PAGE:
Jim Lehrer, who hosted perhaps the most interesting and revealing debate in living memory, is getting it from both sides, though mostly from the side that thinks he should have thrown President Obama a lifeline.
If the president—who came across much as he did in the infamous Clint Eastwood sketch—forgot to mention the 47 percent, shouldn’t Lehrer have done it for him?
Some Leher critics seemed to think that there is some timeline that must be followed at all costs. This concern may, in fact, be driven by the hope that the moderator would do for the president what the president claims to have done for the auto industry. Why, to mix metaphors, didn’t Lehrer jump in and rescue the drowning man? Indeed, the president asked Leher to do just that at one point, pleadingly suggesting that Leherer move onto a new topic. Lehrer, however, didn't take center stage himself, instead allowing the candidates to sink or swim on their own. This did not work out so well for the president.
Charles Kesler, who watched the debate in the Obama-friendly environs of the Harvard Club in New York, also liked the way Lehrer let go and let the candidates help or hurt themselves without an assist from the moderator:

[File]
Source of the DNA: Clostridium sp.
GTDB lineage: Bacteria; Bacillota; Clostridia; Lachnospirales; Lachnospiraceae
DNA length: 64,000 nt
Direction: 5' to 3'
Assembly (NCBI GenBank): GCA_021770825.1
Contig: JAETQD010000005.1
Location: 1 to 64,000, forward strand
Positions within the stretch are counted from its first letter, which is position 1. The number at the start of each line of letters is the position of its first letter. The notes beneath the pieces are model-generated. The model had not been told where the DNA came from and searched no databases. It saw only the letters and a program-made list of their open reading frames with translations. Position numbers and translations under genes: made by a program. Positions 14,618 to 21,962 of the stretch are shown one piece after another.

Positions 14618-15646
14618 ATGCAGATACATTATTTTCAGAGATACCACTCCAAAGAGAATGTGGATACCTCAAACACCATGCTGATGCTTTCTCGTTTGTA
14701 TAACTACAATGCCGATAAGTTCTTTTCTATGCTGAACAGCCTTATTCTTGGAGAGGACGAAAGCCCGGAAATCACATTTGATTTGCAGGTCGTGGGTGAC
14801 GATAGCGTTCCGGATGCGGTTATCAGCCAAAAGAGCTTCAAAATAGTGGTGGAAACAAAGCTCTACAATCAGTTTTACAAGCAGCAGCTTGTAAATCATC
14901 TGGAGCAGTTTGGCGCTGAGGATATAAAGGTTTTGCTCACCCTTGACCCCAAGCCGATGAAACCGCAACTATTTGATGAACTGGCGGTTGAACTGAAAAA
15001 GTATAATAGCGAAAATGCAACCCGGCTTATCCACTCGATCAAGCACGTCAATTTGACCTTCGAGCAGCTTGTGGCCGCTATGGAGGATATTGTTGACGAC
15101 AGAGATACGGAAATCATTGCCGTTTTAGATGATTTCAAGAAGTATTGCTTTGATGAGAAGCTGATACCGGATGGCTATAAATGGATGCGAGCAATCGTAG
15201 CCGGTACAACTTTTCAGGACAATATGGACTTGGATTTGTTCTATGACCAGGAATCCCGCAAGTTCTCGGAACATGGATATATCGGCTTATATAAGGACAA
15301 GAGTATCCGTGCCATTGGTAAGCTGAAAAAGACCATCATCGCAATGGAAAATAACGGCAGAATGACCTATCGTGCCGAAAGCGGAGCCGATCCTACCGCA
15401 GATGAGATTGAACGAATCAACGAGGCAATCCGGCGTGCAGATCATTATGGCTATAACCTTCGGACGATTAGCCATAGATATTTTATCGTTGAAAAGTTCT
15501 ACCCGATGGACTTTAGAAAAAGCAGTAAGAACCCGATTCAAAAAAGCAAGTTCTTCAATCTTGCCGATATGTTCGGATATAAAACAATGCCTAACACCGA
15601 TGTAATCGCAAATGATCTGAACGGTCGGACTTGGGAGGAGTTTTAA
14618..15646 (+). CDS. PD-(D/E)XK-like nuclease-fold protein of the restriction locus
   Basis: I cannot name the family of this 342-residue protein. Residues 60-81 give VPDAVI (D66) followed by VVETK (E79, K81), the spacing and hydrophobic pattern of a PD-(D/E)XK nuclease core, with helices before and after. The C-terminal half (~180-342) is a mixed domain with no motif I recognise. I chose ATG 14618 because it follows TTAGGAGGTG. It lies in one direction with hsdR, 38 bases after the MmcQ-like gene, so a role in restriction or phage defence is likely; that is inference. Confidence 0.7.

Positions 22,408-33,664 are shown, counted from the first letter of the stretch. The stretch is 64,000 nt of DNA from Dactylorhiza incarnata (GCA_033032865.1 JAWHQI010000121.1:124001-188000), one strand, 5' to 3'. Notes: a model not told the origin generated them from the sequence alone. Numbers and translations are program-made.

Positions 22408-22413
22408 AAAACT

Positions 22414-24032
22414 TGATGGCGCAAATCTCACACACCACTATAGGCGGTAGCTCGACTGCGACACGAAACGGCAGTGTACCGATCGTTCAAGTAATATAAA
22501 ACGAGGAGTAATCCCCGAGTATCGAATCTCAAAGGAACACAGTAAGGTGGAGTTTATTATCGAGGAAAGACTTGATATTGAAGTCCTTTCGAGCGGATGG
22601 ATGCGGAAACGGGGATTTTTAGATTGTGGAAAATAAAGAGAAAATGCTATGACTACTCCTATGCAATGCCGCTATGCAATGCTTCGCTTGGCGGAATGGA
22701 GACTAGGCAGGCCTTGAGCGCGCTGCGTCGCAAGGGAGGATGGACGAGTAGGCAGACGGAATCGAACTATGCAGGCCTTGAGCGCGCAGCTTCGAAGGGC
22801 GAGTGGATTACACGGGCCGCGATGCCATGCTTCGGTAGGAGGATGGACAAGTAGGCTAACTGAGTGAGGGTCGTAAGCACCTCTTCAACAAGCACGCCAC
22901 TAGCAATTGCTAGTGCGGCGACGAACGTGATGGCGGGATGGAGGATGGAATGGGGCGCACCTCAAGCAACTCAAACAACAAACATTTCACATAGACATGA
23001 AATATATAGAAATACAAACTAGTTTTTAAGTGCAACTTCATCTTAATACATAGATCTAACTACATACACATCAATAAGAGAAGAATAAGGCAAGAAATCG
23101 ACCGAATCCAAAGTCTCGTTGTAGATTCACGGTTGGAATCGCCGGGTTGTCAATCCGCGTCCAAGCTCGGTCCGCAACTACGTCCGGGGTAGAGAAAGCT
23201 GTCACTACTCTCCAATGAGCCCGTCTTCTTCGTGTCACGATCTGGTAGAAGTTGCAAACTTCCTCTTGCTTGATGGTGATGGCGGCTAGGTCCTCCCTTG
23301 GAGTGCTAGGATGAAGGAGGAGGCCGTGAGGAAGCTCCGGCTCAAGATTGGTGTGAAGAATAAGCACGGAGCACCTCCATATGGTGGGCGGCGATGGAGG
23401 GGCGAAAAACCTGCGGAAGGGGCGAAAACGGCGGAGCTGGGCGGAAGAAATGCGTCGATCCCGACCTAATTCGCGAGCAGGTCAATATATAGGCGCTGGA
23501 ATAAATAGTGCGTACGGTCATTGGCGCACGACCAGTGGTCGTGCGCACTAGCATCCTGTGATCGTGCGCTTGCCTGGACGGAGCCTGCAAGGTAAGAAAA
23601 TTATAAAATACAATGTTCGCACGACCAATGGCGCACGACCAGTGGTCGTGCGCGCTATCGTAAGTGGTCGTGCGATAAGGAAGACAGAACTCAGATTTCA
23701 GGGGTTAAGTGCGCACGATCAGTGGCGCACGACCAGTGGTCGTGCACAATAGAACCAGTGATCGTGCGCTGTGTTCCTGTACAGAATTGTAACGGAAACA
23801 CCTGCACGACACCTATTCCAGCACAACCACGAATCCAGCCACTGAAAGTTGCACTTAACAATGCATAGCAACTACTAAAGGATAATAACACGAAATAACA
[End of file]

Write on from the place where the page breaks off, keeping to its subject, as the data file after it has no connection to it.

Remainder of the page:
First, more moderators should be like Jim Lehrer. Ineffectuality ought to be the prime qualification for the job. Allowing the debaters to have their say actually helped turn this into something resembling a debate rather than a joint press conference. Romney is not so good on the stump, but in this format he got in touch with his inner pitch man and business analyst, and he delivered the goods. Actually, he was even better than that. He built the rudiments of a political case against the incumbent.
Yep, that is why Jim Lehrer is suddenly a hate object. He let Romney win! I have been thinking of the outrage directed at Lehrer as a warning for Candy Crowley and Bob Scheiffer, who will host the next two presidential debates.
Peggy Noonan agrees that all this media madness about Lehrer is not without a purpose:
Jim Lehrer has been criticized as an inadequate moderator. He was old-school and a pro. He didn't think it was about him. How quaint. He asked questions, allowed a certain amount of leeway to both candidates, which allowed each to reveal himself, and kept things moving.
Most of the criticism seems to have come from those who hoped Mr. Obama would emerge triumphant. Mr. Lehrer should not take it personally. Every shot at him was actually a warning shot aimed at the next moderator, Martha Raddatz. She's being told certain outcomes are desirable.
Clint Eastwood’s President Obama will not show up next time. It will be interesting to see who shows up to sit in the moderator's chair.